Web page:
Core Course Students choose between two courses, taught by local experts, that deal with contemporary issues in economics, politics, society and conservation. Recent course titles have included: “Costa Rican Democracy: Strengths and Contemporary Issues,” “Modernity and Development in Urban Costa Rica,” “Neotropical Biodiversity and Conservation” and “Gender and Power in Central America: An Inquiry into Politics, Economics, Culture and Everyday Life.”
As a central part of the course, during weeks 8-15, students undertake a major independent study project. Although classes are held in Spanish whenever possible, papers and conferences with instructors may be in either Spanish or English, depending on the student’s preference. (required, 6 credits)
Introduction to Costa Rica This overview of modern Costa Rica features discussions of geography, history, religion, social life and ethnicity. Readings are drawn from literature, and from the social and natural sciences. Taught in Spanish, the course includes field work in San José and incorporates the rural stay. (required, 3 credits)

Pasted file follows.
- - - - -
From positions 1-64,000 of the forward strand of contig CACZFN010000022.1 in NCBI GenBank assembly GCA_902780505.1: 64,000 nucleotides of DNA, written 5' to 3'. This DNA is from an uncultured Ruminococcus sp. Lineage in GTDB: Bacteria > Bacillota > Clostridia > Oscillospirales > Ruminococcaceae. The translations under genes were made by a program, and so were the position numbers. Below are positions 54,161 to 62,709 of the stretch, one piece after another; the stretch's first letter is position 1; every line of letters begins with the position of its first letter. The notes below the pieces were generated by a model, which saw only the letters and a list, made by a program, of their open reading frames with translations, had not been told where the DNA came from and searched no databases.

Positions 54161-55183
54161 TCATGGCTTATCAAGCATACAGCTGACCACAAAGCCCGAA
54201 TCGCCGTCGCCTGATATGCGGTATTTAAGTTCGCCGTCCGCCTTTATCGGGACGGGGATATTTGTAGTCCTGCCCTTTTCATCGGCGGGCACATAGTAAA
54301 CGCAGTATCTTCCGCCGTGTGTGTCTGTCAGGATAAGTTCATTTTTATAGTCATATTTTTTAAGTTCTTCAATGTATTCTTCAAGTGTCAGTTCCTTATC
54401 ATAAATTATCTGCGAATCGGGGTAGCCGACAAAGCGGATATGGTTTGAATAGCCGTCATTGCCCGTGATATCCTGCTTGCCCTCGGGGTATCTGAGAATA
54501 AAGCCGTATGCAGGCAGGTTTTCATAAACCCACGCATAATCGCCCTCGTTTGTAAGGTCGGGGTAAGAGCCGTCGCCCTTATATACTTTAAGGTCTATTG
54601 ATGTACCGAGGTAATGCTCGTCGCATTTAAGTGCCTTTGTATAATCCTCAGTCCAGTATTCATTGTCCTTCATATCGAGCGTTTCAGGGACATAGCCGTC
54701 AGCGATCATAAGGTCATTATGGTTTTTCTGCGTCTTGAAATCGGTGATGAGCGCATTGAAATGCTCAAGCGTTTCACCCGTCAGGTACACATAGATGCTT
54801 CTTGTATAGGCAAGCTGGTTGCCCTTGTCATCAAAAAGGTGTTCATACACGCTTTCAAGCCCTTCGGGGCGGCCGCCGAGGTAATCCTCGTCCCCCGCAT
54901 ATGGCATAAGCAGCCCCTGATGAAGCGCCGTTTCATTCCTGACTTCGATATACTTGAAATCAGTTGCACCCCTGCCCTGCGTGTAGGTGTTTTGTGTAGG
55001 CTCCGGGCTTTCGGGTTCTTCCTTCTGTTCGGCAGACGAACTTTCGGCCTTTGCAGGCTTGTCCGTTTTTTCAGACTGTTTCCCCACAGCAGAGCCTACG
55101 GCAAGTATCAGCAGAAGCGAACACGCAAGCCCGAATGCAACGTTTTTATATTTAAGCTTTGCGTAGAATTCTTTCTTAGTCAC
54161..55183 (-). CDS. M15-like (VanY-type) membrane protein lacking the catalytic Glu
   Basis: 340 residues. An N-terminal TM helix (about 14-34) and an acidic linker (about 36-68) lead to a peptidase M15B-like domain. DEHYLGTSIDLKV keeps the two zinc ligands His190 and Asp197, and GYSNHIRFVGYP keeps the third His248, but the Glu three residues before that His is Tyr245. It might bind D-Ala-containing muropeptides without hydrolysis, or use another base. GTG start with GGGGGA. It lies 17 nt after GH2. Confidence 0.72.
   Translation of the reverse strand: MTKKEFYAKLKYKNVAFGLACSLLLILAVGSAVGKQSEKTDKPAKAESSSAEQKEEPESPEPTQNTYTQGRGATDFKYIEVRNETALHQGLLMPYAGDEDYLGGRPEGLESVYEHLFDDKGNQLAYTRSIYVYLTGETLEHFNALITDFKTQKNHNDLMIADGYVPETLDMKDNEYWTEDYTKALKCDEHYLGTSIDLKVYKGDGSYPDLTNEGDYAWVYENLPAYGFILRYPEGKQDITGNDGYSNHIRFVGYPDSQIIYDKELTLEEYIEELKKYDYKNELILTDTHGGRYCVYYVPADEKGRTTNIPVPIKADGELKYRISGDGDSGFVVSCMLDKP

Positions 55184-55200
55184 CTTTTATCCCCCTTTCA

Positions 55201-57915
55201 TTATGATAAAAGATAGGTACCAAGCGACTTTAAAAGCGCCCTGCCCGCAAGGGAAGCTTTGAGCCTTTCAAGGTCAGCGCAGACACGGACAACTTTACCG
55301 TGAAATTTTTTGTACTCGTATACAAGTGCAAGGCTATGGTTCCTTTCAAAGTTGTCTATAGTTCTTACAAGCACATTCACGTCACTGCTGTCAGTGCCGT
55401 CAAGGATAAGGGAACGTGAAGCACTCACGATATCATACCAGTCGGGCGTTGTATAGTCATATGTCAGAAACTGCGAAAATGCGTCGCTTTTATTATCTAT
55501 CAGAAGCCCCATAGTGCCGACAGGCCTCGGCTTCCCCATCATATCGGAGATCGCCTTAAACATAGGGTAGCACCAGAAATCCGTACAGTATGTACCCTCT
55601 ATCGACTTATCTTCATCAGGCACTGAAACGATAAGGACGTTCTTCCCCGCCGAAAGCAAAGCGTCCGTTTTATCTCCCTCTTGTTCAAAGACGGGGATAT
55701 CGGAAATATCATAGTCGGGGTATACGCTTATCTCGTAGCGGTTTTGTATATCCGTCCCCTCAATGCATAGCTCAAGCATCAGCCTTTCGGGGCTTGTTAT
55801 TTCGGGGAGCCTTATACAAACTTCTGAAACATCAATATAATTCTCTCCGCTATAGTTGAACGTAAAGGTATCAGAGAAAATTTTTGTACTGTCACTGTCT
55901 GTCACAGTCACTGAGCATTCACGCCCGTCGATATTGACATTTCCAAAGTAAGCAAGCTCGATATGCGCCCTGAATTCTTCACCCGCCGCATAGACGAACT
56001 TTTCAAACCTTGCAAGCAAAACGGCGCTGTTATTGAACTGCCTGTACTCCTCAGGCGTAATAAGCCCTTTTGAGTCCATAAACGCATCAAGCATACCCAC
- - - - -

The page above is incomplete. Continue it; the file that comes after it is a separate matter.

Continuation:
Rural Stay Part way through the program, students leave San José and go to live with rural families for two weeks. This time in outlying areas leads students to rely entirely on Spanish and allows them to explore urban and rural contrasts. Student journals and interviews provide the basis for an oral report in the Introduction to Costa Rica course.
Independent Study Project On returning from the rural stay, students undertake a major research project related to a theme of the Core Course. The project may include field investigation, library research and interviews in San José. Students generally write their research papers in English. Past projects have included studies of the status and rights of women in Costa Rican society, the potential for eco-tourism and the results of the Arias peace plan.